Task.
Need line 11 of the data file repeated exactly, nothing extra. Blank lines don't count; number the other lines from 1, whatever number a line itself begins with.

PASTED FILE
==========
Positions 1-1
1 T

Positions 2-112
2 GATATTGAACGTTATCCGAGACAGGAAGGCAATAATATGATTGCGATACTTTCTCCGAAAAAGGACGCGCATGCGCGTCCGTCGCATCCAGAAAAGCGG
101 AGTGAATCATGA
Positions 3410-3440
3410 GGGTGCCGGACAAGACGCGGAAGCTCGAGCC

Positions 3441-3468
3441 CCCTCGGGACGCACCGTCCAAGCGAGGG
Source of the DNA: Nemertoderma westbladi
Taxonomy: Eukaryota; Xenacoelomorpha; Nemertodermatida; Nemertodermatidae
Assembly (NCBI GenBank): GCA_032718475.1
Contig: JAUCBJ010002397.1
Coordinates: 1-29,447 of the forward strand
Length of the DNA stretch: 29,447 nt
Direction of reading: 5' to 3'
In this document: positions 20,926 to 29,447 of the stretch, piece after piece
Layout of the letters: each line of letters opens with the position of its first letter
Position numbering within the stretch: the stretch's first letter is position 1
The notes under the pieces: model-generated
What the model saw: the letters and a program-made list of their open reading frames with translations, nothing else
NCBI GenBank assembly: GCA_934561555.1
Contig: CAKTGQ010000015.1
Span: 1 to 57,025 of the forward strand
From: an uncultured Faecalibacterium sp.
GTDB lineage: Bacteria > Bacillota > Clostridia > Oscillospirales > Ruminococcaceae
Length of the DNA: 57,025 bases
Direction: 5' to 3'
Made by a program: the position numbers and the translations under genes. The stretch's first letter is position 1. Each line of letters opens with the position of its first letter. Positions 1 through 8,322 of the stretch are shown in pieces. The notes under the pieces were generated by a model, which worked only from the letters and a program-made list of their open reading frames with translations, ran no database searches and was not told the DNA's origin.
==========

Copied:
Taxonomy: Eukaryota; Xenacoelomorpha; Nemertodermatida; Nemertodermatidae